“Certainly, in terms of Factory, you can’t underplay Tony Wilson’s part in all that. Those things need a catalyst – every movement needs somebody who can put it into words and thoughts. He was it and a total one-off. You were almost obliged to come up with something. It was expected of you to do something interesting. It’s like Pep Guardiola [manager of Manchester City, Connell’s favourite football team] – he makes a good player better.
“I think that Tony was the Guardiola of Manchester then! But he hated us – he hated the idea that we went to London, but we had to. As much as he professed to despise all that, he loved a bit of business – he loved a bit of entrepreneurial stuff.
“Having been on Factory and seen how it worked, I was very happy to be with a proper company who accounted more rigorously!”
Drewery was singing with Working Week when she entered Connell’s orbit. “They drove up in the van to do a gig at The Haçienda. I was there with a mate of mine. She sang Venceremos, which she’d learnt in the van! Martin [Jackson, Swing Out Sister’s original drummer] and I had a kind of experimental electro thing that we decided might be good with a singer. It fell into place very nicely.
“In those days, it was a bit like a circus troupe. Anybody interesting could come along for a week and have a go. The main reason we kept Corinne was because she was working in fashion at the time, and she made polo necks, which I couldn’t find anywhere! She made us polo necks, so we had to keep her in the band for a few weeks!
“It’s very hard to find an English singer who sings in the English way – like Dusty Springfield. You know when somebody comes in and they’re from Bolton, then they start singing and they suddenly become a diva? It’s just the nature of the thing. Why would you sing in a Bolton accent anyway? But I think, because it had that English pop thing, it was an interesting thing to sit on top of what we were doing at the time. It made for an interesting combination, which was all we were really after.
“Anything that was an odd combination was good for us.”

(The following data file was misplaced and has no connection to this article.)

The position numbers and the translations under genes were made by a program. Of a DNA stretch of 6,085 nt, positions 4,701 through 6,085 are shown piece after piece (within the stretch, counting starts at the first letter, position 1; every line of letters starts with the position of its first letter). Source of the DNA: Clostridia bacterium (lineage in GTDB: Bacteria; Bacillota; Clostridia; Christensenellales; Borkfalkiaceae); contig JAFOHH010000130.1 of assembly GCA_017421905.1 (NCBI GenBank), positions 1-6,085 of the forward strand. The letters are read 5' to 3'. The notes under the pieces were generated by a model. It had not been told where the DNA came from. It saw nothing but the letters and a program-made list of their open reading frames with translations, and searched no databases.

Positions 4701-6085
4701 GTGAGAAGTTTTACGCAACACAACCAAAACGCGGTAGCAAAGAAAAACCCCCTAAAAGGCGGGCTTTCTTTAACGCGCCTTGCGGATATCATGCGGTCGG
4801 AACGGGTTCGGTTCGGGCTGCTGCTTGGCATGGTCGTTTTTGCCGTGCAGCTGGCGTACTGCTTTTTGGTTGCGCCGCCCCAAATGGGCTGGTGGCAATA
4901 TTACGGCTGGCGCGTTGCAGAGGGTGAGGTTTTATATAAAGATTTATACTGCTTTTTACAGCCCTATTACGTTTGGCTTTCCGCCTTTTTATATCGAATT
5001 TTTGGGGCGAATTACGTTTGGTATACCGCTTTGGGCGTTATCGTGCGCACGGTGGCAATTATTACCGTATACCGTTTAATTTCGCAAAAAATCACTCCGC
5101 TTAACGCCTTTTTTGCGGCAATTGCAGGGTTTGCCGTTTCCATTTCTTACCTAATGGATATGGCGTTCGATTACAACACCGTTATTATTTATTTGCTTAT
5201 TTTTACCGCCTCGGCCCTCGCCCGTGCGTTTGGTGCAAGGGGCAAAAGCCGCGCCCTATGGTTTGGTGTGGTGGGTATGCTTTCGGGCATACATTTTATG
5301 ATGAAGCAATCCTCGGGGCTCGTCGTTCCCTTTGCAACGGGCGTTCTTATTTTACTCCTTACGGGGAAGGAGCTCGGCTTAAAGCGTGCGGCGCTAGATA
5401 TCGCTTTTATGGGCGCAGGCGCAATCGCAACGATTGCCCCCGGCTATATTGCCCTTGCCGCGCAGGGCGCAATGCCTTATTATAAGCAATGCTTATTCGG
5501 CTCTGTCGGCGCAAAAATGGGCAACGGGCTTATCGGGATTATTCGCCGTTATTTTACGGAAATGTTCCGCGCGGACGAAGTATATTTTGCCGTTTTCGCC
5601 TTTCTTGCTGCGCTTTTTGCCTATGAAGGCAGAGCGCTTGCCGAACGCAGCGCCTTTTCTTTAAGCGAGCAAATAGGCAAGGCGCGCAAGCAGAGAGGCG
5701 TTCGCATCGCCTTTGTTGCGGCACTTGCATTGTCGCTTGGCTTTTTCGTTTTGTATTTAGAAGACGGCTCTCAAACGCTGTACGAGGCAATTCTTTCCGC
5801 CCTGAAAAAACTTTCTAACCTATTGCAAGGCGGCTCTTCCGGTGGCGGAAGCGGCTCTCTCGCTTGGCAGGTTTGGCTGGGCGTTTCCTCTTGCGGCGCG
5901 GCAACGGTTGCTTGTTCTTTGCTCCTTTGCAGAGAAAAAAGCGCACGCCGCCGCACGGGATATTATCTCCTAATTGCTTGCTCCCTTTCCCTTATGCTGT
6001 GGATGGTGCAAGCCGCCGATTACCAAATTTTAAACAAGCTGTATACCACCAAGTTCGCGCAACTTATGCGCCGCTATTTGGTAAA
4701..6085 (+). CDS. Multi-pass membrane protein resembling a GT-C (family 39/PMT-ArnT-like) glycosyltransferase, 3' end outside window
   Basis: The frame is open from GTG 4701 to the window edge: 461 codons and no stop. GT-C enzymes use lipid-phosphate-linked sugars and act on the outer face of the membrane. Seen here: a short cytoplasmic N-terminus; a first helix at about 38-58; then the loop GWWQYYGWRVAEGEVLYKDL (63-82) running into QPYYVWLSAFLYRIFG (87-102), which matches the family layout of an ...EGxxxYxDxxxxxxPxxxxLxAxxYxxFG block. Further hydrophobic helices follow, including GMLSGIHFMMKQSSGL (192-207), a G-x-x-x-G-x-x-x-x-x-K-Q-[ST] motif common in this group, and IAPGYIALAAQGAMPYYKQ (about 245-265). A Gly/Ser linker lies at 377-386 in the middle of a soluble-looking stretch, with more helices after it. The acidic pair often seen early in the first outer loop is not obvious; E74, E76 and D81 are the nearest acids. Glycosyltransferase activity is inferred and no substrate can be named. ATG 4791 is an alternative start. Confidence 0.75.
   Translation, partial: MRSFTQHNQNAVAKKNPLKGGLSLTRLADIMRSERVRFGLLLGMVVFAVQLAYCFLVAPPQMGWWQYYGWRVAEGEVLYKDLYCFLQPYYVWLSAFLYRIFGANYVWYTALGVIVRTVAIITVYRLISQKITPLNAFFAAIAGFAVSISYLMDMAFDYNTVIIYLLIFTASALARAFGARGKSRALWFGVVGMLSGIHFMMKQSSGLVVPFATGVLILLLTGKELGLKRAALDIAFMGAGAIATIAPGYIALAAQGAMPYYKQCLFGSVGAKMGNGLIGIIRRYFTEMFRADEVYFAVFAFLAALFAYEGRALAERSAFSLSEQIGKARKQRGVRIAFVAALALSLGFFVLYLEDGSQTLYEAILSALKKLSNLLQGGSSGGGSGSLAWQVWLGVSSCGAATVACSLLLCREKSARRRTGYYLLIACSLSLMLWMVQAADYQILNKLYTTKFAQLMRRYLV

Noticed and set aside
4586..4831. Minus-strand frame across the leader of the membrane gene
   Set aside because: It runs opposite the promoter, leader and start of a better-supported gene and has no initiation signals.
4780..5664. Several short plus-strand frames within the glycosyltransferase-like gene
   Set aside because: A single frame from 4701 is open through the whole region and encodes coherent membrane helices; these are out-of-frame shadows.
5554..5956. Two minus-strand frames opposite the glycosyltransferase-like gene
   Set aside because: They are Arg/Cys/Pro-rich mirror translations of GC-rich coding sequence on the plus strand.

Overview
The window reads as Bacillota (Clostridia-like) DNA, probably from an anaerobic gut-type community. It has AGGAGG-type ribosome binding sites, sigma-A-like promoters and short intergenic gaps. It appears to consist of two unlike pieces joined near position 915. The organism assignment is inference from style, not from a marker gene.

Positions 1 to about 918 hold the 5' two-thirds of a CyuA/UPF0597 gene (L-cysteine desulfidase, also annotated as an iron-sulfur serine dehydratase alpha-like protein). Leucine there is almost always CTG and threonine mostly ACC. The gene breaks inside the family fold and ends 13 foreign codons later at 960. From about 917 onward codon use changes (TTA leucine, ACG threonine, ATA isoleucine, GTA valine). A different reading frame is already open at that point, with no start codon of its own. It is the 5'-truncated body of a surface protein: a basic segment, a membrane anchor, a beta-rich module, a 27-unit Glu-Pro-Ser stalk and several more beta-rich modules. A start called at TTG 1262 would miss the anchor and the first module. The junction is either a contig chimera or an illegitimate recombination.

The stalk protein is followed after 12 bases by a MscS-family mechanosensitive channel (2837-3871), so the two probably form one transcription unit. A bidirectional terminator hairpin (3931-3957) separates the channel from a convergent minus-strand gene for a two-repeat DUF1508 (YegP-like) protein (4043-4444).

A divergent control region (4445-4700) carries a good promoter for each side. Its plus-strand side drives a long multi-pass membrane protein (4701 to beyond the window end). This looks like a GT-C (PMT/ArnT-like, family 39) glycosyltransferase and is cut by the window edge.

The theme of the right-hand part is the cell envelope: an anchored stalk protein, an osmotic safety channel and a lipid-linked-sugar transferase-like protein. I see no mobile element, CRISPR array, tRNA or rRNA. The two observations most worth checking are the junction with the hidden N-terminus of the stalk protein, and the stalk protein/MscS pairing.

An odd combination that has prevailed. A cursory listen to the smart, alluring soundscapes on Almost Persuaded, burnished by Drewery’s elegant, soulful vocal delivery, is affirmation, if needed, of why Swing Out Sister remain relevant. “If you ask certain people they’ll say we’ve evolved away from what made us successful!” laughs Connell. “The difference between now and then is, it was much harder to make a record in the early days – to make something sound like anything – and it’s easier now. We’ve wandered away from immediacy, in a sense, the idea that everything should be bright and bushy-tailed. There’s an adrenaline rush you get when you’re young and in a studio for the first time. Not knowing what you’re doing can be quite effective. In terms of our evolution, we’ve got better at knowing what it is we want to do. And maybe you lose something along the way in that. I think we’re much more satisfied with what we’re doing.
Among the many treasure on Almost Persuaded is a melody that Corinne Drewery has been hoarding since the age of five. I Wish I Knew resonates with the ghost of Dusty Springfield and Drewery came up with it in a bid to skip school.
“I was singing upstairs to my mum,” she remembers. “I think I was feigning illness. I was singing: ‘Why must I get up in the morning? I don’t want to go to school. I don’t love my mummy…’ I kept singing it through the tears.”
Andy Connell was tinkering around with a tune during one recording session, when Drewery was reminded of her extemporaneous childhood composition. “I started singing that over it. I said: ‘I’ve just had a weird recall in my mind. The first few notes are the exact same as a tune I sang when I didn’t want to go to school aged five’.
“But I think maybe all the songs we ever write are stored up inside us somewhere. Music is just there already, all around us. You’ve just got to pick out the bits you want. You’ve got to listen and find it.”
“We’re always surprised that we got the chance to do any of this, and that we’ve done it pretty well – an even bigger surprise, as far as we’re concerned.
“We pretty much felt we were bluffing most of the time. And then it turns out that everybody is. But you never lose that sense. Then you go back and listen and think: ‘That’s quite accomplished, actually’. We didn’t think so at the time.
“Wherever we’ve been along the line has been of interest to us. I don’t think we’ve ever sat and thought, ‘Let’s do something because it would appeal to somebody’.
“I remember Jimmy Webb telling us – which I thought was quite sad – he said he never played Up, Up And Away.
“He said it was the biggest song he had and he didn’t like the way it had come out.
“I loved Breakout from the start. If the biggest song you ever have is not one that you genuinely love, that must be a curse. So, we’re lucky in that regard.”
Almost Persuaded is out now. Visit swingoutsister.com for further information.